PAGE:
Wednesday, March 25, 2009


I am sick.

Yesterday at work my eyes were so swollen and my cough so toxic-sounding that even the surgeons were sympathetic. My head hurt. My throat hurt. My joints ached. My nasal passages were so congested I had to breathe through my mouth all day. Sick, sick, sick.

What on earth was I doing at work?

The answer is simple. Doctors don't call in sick. Or, I should say, doctor rarely, rarely call in sick.

We are held to a very high (unspoken) standard of dedication to duty. We are expected to put the comfort of others before our own, our patients' needs before ourselves. If there's work to be done, we are simply expected to DO IT. No right to "go on break" at regular intervals, like some other health care professionals. No lunch if it's too busy. No sleep if there are cases to do at night. And yes, no sick days.

The week after I broke my arm during internship I was back at work, performing my duties with the other arm. No extra time off. No strong painkillers allowed. My boss once hobbled around with a walker after a foot fracture. I've put IVs into my colleagues at work so they could keep functioning. Patient care first, at almost all costs.

There's a stigma attached to calling in sick. You'd better be practically DYING if you do. Even if half your guts are on the floor, you still get a version of the snippy, skeptical, "Oh, OK, MAYBE that's true, so I GUESS we can find someone to cover for you" at many places - by "vibe" if not by verbal utterance.

There are other unspoken judgments that accompany sick calls. That's WEAK, Doctor. Can't you suck it up? Are you as dedicated to your patients as you pretend to be? And now you have to tax your colleagues to do YOUR work FOR you? Weak, weak, WEAK.

I am counting my blessings: I am on call tonight, which means at my current place of work that I don't have to be at work until 3 p.m. So I slept last night and slept in this morning and will rest in bed all day until I have to report for duty. My mother-in-law graciously came over to get my kids off to school.

"Can't you call in sick?" She asked.

"No," I replied, perhaps a little resentfully, blowing my nose.

"That's crazy. You look terrible. Won't your patients get sick too?"

"I can avoid breathing on them and touching them ungloved. One advantage of my particular specialty."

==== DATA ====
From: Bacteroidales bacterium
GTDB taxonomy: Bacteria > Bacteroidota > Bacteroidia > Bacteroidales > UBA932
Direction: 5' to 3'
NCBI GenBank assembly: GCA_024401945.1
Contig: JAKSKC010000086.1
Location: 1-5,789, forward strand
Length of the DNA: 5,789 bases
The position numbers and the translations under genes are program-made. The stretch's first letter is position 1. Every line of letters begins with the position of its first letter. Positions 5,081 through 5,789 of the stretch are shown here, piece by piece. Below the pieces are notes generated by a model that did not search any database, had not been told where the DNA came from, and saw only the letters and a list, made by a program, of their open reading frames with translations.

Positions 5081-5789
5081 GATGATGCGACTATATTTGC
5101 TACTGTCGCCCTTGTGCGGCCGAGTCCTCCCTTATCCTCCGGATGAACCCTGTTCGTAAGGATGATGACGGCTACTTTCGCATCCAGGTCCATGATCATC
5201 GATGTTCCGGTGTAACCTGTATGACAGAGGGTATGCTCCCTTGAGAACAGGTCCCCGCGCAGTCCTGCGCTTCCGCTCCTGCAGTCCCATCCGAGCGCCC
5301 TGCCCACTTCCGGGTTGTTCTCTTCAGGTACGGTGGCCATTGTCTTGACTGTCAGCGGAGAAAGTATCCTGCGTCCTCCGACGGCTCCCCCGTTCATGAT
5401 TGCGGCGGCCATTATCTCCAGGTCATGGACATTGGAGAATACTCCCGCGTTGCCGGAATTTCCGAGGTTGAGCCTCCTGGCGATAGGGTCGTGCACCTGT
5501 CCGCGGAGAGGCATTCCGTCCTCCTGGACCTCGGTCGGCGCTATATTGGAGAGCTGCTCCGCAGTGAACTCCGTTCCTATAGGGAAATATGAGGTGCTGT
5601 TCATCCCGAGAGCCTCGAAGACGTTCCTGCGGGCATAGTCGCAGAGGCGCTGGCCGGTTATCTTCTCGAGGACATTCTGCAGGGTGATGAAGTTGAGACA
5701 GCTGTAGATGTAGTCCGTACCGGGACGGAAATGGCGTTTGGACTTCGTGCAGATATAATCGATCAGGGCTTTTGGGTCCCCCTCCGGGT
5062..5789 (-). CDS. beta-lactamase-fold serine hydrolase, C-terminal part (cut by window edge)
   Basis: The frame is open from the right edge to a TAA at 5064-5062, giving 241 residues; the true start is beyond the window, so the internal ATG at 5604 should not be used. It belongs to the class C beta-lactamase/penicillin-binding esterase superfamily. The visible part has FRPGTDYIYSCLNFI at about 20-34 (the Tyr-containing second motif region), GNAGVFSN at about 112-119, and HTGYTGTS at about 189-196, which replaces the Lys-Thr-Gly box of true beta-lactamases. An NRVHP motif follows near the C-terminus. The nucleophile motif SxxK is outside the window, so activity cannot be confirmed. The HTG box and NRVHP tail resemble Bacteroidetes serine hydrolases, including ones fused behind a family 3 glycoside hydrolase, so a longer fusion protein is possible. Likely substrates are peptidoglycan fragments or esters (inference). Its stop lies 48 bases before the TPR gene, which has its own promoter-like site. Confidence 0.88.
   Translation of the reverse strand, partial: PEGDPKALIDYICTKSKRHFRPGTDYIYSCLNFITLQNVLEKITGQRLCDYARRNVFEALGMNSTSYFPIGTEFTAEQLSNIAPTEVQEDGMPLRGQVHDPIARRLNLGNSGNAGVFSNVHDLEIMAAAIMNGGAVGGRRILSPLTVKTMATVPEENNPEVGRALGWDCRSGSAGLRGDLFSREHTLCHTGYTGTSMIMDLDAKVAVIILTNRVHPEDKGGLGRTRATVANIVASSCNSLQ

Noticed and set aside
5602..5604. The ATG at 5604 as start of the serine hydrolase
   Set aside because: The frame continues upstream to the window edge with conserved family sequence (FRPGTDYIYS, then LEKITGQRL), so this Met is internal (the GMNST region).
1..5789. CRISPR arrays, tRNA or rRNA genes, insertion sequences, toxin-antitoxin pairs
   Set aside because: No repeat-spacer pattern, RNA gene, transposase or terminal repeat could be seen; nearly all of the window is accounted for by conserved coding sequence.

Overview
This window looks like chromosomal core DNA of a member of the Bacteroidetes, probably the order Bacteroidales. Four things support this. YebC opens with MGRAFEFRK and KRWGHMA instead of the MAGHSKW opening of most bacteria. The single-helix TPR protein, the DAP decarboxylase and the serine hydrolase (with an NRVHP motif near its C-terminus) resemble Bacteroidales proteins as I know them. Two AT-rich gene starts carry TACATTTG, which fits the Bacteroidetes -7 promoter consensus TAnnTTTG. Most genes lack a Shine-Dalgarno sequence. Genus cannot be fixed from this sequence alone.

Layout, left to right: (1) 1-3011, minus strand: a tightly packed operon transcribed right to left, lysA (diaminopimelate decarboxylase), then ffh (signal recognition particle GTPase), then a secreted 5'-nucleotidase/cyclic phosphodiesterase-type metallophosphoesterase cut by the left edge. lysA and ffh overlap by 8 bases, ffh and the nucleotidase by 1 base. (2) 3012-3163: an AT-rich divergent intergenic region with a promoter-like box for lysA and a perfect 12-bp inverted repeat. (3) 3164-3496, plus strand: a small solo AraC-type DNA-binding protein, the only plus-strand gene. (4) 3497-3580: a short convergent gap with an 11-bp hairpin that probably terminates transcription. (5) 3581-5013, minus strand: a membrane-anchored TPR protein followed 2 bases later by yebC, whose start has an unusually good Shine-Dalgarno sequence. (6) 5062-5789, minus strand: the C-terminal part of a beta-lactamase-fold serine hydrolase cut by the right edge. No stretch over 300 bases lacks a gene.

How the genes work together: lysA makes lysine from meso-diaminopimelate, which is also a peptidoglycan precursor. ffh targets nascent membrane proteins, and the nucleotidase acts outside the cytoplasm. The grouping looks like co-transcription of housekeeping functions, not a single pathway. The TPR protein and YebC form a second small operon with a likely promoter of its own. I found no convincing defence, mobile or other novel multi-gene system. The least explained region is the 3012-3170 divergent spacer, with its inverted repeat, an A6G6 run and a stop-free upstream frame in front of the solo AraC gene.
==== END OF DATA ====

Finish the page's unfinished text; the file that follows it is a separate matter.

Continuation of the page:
"It's still crazy. You're sick. You should be in bed resting."

"But I'm on CALL. The only thing worse than calling in sick for a regular work day is making someone else do your CALL for you. Doctors don't call in sick, Maman. It's just not DONE. There are patients to take care of, and with two docs out on vacation, we're a little overstretched as it is. "

Doctors don't call in sick because they feel they can't. It's not culturally acceptable - and that's a culture code that's very hard to break, or to change.

But maybe with enough orange juice, Tylenol, and a squirt of phenylephrine into my nasal passages, I'll be better by this afternoon. Fingers crossed.


Michael Leddy said...

What, no Airborne? : )

Get well soon, T.

Elaine Fine said...

I second that.

Jo said...

{hugs} Hope you get better soon.

It does seem a poor culture code, though - surely if you are sick, not only is there a risk of passing infection on to your patients (and surely you are dealing with the very sickest, who can't afford to have a cold on top of everything else!), but you aren't going to be performing at your best, which could be detrimental to patient care.

gelci72 said...

Thanks, all!

Jo - I agree it's poor, both for me and for the patients; but no one's come up with a good solution so far. Just have a look at the comment board here and you'll see what I mean:

Oh well - at least call is over, and I'm off this weekend!

kkkumar said...

Cool post....

Patty said...

I do hope you are feeling better!

Oboists don't call in sick either. Heck, I've been at a rehearsal where I've had to go throw up and then come back and finish up the rehearsal. I played as a family member lay dying. I've played and bled on the instrument. It's just what one-on-a-part people do. String players call in sick. (Uh-oh, I'm going to get in trouble now!)

And here YOU are, in medicine AND playing oboe. You are in big, big trouble there. Hmmm.

Anyway, heal quickly.

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diptesh said...

get well soon...
your writings are really good...very natural...

BigBeaconHiker said...

I have been there. I was sick one night before I was starting a locums at a hospital I had never worked at before. Up all night, fever and at times thinking about going to the ER(Hi, I'm the new doc and I am really sick). Made it through with my DOC(Excedrin). I did call in sick one time. Spinal cord contusion and temporary quadraplegia. I don't anyone snickered about that one.